OpenStack Strives For Interoperability
Based on the assumption that cloud adopters will use multiple platforms from multiple vendors, a growing number of OpenStack vendors have been targeting interoperability across different clouds to boost flexibility as well as cloud security.
Hence, the meshing of different OpenStack distributions was a key topic for cloud vendors during an industry summit this week in Barcelona, Spain. No less than 18 cloud vendors demonstrated the ability to run OpenStack deployments across on-premise, public and hybrid clouds. One of them, Hewlett Packard Enterprise (NYSE: HPE), also rolled out the latest version of its Helion OpenStack distribution that stresses networking virtualization along with multivendor interoperability.
Among the deployment issues swirling around OpenStack since its introduction in 2010 was the ability to shift workloads among different cloud providers. "Some doubted whether the vendors supporting OpenStack would work together to achieve interoperability," Don Rippert, general manager of IBM Cloud, told the OpenStack summit.
IBM (NYSE: IBM) initiated the effort to demonstrate interoperability among different OpenStack distributions. Along with IBM and HPE, others participating in the effort included Canonical, Cisco Systems, Mirantis, Rackspace, Red Hat and VMware (NYSE: VMW). The companies said this was the first OpenStack interoperability initiative focused specifically on "workload portability."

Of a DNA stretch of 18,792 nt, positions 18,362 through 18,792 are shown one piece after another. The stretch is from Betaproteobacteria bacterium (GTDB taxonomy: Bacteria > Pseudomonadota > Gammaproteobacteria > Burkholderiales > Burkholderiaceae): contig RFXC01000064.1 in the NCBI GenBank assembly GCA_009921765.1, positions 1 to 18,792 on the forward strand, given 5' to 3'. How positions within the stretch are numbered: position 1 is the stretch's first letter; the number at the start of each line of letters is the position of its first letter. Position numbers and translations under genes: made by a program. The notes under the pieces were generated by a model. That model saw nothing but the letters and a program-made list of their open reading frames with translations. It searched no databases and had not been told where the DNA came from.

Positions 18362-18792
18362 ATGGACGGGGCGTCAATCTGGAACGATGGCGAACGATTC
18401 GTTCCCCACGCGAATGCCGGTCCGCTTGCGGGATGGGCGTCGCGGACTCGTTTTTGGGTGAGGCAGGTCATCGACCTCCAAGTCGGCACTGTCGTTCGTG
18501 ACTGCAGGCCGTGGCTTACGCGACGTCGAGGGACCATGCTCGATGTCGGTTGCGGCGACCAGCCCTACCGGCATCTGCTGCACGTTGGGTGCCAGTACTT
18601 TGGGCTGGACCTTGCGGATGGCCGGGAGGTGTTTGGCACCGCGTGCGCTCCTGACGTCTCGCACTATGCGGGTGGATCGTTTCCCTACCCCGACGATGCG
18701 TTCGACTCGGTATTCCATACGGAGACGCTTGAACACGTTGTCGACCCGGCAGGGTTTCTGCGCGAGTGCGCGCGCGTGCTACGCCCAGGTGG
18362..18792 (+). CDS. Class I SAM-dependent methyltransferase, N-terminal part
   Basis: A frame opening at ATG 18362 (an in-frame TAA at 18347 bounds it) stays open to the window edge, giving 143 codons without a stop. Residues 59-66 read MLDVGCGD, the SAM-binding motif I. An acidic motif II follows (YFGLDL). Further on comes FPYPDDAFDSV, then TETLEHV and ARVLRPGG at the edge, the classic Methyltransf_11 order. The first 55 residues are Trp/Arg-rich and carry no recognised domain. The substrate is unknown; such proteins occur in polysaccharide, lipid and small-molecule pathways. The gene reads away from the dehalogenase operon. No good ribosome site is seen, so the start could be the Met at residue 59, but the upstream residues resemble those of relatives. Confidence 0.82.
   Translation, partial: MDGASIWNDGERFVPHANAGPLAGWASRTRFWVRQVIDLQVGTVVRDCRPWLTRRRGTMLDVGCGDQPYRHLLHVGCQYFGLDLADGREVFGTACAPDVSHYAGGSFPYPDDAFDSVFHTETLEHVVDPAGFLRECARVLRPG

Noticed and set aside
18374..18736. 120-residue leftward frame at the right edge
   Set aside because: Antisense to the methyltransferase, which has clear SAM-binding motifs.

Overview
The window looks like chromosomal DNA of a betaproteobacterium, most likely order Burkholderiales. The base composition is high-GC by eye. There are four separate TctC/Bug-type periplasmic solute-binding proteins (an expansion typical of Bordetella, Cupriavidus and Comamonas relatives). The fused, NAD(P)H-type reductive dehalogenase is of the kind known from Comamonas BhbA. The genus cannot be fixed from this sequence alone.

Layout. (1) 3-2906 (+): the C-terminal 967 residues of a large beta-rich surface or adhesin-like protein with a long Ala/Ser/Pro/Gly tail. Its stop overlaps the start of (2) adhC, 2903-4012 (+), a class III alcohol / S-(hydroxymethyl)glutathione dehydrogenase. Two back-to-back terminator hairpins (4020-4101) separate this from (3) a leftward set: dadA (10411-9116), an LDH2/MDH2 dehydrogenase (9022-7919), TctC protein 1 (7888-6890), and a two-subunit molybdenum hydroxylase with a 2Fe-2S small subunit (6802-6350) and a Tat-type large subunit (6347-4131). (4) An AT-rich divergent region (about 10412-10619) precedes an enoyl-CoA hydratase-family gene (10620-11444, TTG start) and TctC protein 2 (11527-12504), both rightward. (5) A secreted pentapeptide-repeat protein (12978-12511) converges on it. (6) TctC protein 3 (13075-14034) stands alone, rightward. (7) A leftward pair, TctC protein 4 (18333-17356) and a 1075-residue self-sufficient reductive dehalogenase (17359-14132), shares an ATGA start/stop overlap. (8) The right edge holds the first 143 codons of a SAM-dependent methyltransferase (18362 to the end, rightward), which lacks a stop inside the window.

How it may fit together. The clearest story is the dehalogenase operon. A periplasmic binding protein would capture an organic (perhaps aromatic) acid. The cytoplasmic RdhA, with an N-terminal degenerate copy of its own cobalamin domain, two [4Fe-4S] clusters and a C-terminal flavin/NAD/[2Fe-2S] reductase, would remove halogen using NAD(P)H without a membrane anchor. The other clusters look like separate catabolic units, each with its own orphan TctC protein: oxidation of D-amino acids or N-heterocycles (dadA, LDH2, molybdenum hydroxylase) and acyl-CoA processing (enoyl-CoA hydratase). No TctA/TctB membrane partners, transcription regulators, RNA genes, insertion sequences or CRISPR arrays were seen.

"On-premises and public OpenStack-based clouds need to expose interfaces that enable consistent application deployments," noted Lew Tucker, vice president and CTO of cloud computing at Cisco Systems (NASDAQ: CSCO).
The companies said they deployed and executed enterprise workloads using automated deployment tools, "demonstrating the capabilities of OpenStack as a cloud infrastructure that supports enterprise applications," IBM added. The growing emphasis on automation reflects complaints about OpenStack's complexity, prompting early proponents such as Rackspace (NYSE: RAX) and Red Hat (NYSE: RHT) to offer managed private cloud services.
HPE's Helion OpenStack was among the distributions demonstrating interoperability. The company also used the OpenStack summit to roll out version 4.0 of its OpenStack cloud infrastructure with an emphasis on cloud networking and network functions virtualization (NFV) that targets telecom providers. (Several telecom providers, including AT&T (NYSE: T), Deutsche Telekom and China's Huawei (SHE: 002502) also participated in the OpenStack interoperability demonstration.)
Echoing other vendors who acknowledge OpenStack's complexity, HPE said its latest version based on the OpenStack Mitaka release includes tools for updating existing applications and building new ones—an approach the company refers to as "more dev, less ops."
The company also released the 4.0 version of its Stackato cloud application platform that allows developers to run application containers on a Cloud Foundry service.
Meanwhile, the Helion release targets telecom providers who are gradually shifting network operations to the cloud via NFV deployments. "NFV has proven to be a killer use case for OpenStack," asserted Sarwar Raza, HPE's vice president for NFV.
HPE also is betting that more telecom carriers will opt for OpenStack deployments as they shift to the cloud. The participation of several carriers in the OpenStack interoperability demonstration is a sign they are poised to shift more workloads to the cloud. Noted Deutsche Telecom's (ETR: DTE) cloud director Thomas Aschenbrenner: "We also need to prove the abilities to move cloud workloads."
HPE said its Helion OpenStack 4.0 and Stackato application platforms are available now.